by James Wright
Just off the highway to Rochester, Minnesota,
Twilight bounds softly forth on the grass.
And the eyes of those two Indian ponies
Darken with kindness.
They have come gladly out of the willows
To welcome my friend and me.
We step over the barbed wire into the pasture
Where they have been grazing all day, alone.
They ripple tensely, they can hardly contain their happiness
That we have come.
They bow shyly as wet swans. They love each other.
There is no loneliness like theirs.
At home once more,
They begin munching the young tufts of spring in the darkness.
I would like to hold the slenderer one in my arms,
For she has walked over to me
And nuzzled my left hand.
She is black and white,
Her mane falls wild on her forehead,
And the light breeze moves me to caress her long ear
That is delicate as the skin over a girl’s wrist.
Suddenly I realize
That if I stepped out of my body I would break
My mother lived with this poem under her sink for two months before she found it. “I didn’t really understand it.” she said when she called. “Did you give me this poem for a reason?”
Did I? I couldn’t remember. Mostly because I couldn’t remember the poem. “Hmm. . . Is it kind of about beauty?”
“I guess,” she said in her funny way that meant she didn’t think so at all. “I think he says the horse’s ear is soft like a girl’s arm.” My mother has a finely developed sense of the ridiculous.
Like a lot of people, she tells me she’s no good at poetry. As if she failed at reading the poem. As if reading poetry could be completed like Suduko or scored like a golf game.* But look here, she read the poem and she found an image that stayed with her. So the next time she sees a young girl’s wrist (which she will, having many, many granddaughters), she will think of the velvet of a horse’s ear. She will wonder at the softness of it; maybe she will linger over her granddaughters sweet little wrist, feeling it with a secret appreciation. And should she come upon a horse (I’m straining to imagine under what circumstance, but one never knows, do one?), she’ll think of the delicate skin she was fortunate enough to have in her hands.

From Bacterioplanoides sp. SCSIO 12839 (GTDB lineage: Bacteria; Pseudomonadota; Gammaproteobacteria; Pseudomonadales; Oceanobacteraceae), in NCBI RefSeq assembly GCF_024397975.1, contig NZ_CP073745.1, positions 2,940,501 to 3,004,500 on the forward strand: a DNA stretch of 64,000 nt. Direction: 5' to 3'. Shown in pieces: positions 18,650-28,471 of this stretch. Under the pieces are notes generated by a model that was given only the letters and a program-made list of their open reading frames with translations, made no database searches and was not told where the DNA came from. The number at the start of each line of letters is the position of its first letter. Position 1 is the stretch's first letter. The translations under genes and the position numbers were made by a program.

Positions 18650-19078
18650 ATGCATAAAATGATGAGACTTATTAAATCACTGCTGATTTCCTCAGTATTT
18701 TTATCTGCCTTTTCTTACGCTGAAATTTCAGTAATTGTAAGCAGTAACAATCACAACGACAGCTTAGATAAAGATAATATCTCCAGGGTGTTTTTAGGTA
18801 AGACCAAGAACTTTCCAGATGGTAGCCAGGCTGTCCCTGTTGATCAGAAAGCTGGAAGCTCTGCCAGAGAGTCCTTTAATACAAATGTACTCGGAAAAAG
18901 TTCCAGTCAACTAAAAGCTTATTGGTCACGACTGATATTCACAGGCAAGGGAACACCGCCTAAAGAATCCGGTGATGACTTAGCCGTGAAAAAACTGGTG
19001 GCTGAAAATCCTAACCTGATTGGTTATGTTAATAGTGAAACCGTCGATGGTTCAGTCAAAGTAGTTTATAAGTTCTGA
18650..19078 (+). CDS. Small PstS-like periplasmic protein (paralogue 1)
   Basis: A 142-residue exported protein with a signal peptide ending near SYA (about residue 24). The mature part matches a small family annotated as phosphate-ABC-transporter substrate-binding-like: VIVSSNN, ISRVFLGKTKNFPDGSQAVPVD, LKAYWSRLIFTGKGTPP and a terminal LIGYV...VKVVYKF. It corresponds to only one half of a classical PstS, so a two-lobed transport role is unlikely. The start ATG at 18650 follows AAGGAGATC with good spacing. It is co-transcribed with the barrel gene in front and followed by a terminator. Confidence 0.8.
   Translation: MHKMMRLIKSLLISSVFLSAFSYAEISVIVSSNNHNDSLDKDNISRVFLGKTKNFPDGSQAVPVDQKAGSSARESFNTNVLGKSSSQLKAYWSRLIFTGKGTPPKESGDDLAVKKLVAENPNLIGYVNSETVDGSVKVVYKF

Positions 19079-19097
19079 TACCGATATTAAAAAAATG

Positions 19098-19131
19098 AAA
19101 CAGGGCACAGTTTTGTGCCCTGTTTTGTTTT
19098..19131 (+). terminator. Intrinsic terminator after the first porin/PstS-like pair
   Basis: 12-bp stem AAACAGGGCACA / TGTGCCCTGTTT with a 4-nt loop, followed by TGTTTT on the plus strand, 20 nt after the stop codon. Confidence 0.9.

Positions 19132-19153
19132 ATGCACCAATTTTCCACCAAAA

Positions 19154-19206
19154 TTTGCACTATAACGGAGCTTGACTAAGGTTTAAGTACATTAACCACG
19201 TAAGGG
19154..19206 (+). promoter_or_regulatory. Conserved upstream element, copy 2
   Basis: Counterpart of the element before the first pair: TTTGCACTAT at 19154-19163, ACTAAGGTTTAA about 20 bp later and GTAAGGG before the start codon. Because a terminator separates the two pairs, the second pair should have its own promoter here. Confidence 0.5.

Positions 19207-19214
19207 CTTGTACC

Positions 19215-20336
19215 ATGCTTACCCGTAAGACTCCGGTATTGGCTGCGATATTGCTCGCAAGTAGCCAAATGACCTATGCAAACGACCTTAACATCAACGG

And that’s what I love about poetry. Not that I usually understand every poem I read. But at the very least I can take away an image—a beautiful or arresting or enlightening image–that I carry around with me like a picture in my wallet to pull out from time to time.
Back to her question. Why did I give her this particular poem? Er, uh, yeah, um. . . there was no reason. So I’ll invent one now. As I’ve mentioned in past posts, my mother is a recent widow. What I take from “The Blessing” is the idea that someone could cross over the barbed wire of dark times to connect with something so beautiful as to make him feel transcendent. That would be my wish for my mother, the blessing I would give her.
I’m not an animal person. Sentient beings whose consciousness is not framed by human language make me jittery. Men who want to put their arms around slender horses make me jittery too. There’s just a little too much nuzzling, caressing, and munching of tufts going on in this poem. Equus, anyone?
Actually I don’t really think there are any zoophiliac issues here. Rather I think the poem speaks of a longing for connection. The poet finds that transcendent communion with the natural world, but I suppose one could find it anywhere.
The last line is beautiful enough to commit to memory: “if I stepped out of my body I would break/Into blossom.”
*Billy Collins’ wonderful poem “Introduction to Poetry” (http://www.loc.gov/poetry/180/001.html ) is a great antidote to this kind of thinking.
The last line is why we read and love this poem
Thanks for getting me to re-read that line, months later. It’s so beautiful it’s going to shape my day.